“This is what is required to get genome sequencing into routine medical practice,” says Turner. “It is disruptively faster than current... technologies. Instead of being hours per base, it’s bases per second.”
The Rise of the Polonator
There was no data from the other new platform unveiled at AGBT, but considerable interest in seeing the Polonator up close. This instrument is based on protocols developed by George Church’s group at Harvard Medical School and manufactured by Danaher Motion.
Kevin McCarthy, CTO for Danaher Motion, enthusiastically intoned visitors to “Lay your hand upon the sequencer.” Sure enough, waving in front of a motion sensor cues the Polonator to hum into life.
The instrument is based on the polony and ligation chemistry methods developed by Church and colleagues. In April 2007, McCarthy arranged to give a presentation to members of Church’s lab. He recalls: “My driver got lost on the way down, we had a hard cut off at 12 noon. We got there late, and basically I had 15 minutes. Stand and deliver. Apparently I did! It’s been all uphill since then.”
McCarthy had argued that his firm could dramatically improve the Church lab’s existing design plans and engineering. “For example, there was a $20,000 autosampler next to the instrument. ‘What’s that doing?’” McCarthy asked. “I think I can subsume that function and bring it inside the instrument in a much better way.” He didn’t meet Church himself until last August. But six months later, the first Polonator was being shipped to the Church lab, with the Broad and Max Plank Institutes to follow.
The Polonator sells for $150,000 — a snip compared to other next-gen platforms — although McCarthy concedes margins are small. It contains many examples of Danaher engineering, such as motors and a Leica lens and objective, along with a specialized $25,000 electron-modifying CCD camera from Hamamatsu that McCarthy says “is worth every penny.”
McCarthy says a high “level of obsession permeates this entire piece of hardware.” He adds: “I can strip this machine down to raw hardware in about 15 minutes… It’s eminently serviceable, and more to the point, eminently upgradeable.”
Aside from cost, the other appealing aspect of the Polonator is Church’s open-source approach. “We’re drinking the cool aid! George is a visionary,” McCarthy says. “We’re enabling the vision. His vision is, ‘I want this adopted as quickly as possible. I need an engine for the Personal Genome Project.’”
The Church lab will be making its pair of Polonator software source codes freely available for download, allowing users to improve and extend as they wish. One program runs image acquisition and controls the instrument, while the other is responsible for image processing and real-time base calls. These functions are handled by separate dual-core CPU computers.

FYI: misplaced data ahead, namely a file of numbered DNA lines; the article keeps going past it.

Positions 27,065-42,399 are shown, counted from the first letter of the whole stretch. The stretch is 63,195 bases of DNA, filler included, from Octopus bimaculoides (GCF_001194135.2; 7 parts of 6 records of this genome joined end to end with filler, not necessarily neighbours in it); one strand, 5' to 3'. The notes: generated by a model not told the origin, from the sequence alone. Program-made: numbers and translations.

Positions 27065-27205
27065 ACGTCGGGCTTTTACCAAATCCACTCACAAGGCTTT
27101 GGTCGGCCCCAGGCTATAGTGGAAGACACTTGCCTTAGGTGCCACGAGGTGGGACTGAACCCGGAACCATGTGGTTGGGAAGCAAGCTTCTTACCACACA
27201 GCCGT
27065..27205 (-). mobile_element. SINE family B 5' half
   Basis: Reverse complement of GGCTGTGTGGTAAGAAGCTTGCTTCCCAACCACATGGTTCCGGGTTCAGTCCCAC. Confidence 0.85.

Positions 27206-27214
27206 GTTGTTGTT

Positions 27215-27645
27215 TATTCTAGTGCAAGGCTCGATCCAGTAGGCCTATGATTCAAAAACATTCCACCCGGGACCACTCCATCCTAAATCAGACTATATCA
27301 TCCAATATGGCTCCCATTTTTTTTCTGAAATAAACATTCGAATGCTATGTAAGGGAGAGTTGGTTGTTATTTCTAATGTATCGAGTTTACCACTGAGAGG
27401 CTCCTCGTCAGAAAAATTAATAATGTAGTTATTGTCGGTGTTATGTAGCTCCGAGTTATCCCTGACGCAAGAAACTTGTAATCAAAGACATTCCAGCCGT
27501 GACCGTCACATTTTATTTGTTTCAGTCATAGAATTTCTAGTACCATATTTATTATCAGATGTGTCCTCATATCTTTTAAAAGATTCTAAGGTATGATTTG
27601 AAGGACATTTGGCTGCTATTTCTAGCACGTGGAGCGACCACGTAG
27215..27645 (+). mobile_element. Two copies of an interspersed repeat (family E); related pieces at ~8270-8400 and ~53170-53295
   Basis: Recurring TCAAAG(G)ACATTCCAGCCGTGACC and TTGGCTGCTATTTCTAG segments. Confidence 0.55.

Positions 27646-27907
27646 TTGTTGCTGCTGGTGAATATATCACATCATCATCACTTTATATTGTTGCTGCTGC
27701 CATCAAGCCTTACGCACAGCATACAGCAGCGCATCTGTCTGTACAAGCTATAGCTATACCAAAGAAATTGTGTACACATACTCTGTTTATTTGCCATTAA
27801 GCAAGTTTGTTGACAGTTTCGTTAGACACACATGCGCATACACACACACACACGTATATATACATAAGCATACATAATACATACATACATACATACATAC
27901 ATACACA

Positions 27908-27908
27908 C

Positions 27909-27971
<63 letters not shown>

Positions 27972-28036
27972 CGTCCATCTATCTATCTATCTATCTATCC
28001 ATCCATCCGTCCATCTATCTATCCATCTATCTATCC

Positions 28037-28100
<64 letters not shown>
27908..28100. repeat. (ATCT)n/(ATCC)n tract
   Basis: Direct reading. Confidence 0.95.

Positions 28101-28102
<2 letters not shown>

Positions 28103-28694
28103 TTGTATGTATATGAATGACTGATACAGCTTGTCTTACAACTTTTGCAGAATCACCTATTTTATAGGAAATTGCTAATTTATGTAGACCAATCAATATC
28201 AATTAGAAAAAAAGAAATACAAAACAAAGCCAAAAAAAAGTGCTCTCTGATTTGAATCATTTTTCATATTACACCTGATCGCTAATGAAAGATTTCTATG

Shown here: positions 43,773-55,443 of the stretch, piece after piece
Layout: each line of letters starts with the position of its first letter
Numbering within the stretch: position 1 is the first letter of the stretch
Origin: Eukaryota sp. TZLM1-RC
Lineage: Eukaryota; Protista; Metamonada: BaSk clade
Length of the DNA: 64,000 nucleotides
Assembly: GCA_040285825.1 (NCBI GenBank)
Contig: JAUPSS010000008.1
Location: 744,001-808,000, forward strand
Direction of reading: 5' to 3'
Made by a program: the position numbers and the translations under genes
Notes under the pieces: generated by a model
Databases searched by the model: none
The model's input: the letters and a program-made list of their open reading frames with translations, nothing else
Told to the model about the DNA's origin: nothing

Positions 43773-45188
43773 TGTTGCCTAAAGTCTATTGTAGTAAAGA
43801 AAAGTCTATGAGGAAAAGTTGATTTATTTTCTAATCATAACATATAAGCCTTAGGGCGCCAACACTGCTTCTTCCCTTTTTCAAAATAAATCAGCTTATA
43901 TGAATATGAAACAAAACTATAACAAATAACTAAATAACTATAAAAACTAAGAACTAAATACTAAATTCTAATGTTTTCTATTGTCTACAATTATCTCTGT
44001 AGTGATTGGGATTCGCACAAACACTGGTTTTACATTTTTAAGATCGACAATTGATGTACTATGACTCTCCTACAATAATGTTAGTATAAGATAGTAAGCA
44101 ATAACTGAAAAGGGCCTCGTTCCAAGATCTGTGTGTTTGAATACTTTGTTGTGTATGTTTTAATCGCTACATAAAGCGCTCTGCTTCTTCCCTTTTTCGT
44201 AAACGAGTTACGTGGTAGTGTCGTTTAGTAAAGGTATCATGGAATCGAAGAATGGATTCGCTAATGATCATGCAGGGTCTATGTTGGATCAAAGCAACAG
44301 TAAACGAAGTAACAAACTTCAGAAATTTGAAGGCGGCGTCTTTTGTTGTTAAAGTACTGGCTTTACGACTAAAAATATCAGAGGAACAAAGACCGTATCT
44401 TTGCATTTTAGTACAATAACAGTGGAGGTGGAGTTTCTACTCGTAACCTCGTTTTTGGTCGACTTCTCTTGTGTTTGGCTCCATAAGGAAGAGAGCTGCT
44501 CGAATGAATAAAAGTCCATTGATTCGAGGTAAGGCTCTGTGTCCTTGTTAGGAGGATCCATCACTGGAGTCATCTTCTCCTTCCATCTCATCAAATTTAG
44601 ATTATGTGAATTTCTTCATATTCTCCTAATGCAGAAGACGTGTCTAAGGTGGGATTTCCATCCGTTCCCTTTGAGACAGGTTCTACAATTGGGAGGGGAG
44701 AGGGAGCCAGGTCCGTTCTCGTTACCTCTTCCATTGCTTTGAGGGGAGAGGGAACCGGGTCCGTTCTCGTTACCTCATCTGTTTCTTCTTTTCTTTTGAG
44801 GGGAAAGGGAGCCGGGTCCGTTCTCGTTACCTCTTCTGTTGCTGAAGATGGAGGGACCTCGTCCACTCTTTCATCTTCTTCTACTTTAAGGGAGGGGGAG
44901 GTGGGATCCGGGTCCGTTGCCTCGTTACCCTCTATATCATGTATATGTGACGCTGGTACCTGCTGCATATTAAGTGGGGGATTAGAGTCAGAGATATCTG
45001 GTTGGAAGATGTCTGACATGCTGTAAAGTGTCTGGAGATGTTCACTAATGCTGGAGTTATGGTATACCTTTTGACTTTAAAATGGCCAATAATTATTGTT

The open-source philosophy extends to the wet side as well. Originally, Danaher was not going to supply reagents. “People were like, ‘Look, I don’t want to deal with all the [supplies],’” says McCarthy. So Danaher agreed to produce kits, but is encouraging customers to seek better deals elsewhere. He says the Polonator currently uses a novel, low-cost PCR polymerase, a very low-cost ligase, “and all the fluors are license free — freedom fluors!”
Each of two flow cells contains 18 wells, which hold about 60 million DNA-coated beads, for a total of some two billion beads. “As Carl Sagan says, that’s a large number,” jokes McCarthy. “One is undergoing biochemistry, while the other is being imaged.” A completely automated run takes about 80 hours, producing 10 gigabases of sequence per run. Each read consists of 28 bases, 14 from each paired tag in every DNA fragment. “That’s just what we’re going out of the gate with,” says McCarthy, but he expects significant improvements in the near future.
Another Week, Another Genome
With so much made of the two new platforms, the presentation by Illumina’s David Bentley of the complete assembly of the world’s first African genome was somewhat overlooked.
Bentley, based at the former Solexa headquarters near Cambridge, U.K., said that in a span of 6.5 weeks at the end of 2007, Illumina successfully sequenced and assembled the genome sequence of one of the original HapMap donors, for about $100,000. The work was done primarily with paired reads of 35 bases in length, although Bentley said that 50-base reads are becoming more standard. Recent improvements in the Genome Analyzer, including larger channels and improved optics, allowing for shorter run times, enabled the work to proceed, following a pilot project on the human X chromosome.
To sequence the African male DNA sample, Illumina used two libraries containing 200-base pair (bp) and 2-kilobasepair inserts. Performing 27 runs on the Genome Analyzer, Bentley’s team produced almost 77 Gigabases of DNA sequence, an average of 3.27 Gb per run, spanning more than 90 percent of the genome.
Bentley said that the sequencing revealed more than 3.7 million single nucleotide polymorphisms (SNPs), including more than one million novel polymorphisms. The work also identified a number of structural variants, large deletions, and chromosomal rearrangements. Public data release is expected very soon.
In the News:
454 published a paper in the New England Journal of Medicine identifying an arenavirus as the culprit underlying the sudden, mysterious deaths of three organ transplant patients in Australia;
Applied Biosystems announced Geospiza and GenomeQuest had joined its SOLiD software development community;
Helicos sold its first HeliScope, priced at $1.35 million, to an undisclosed customer.
This article appeared in Bio-IT World Magazine.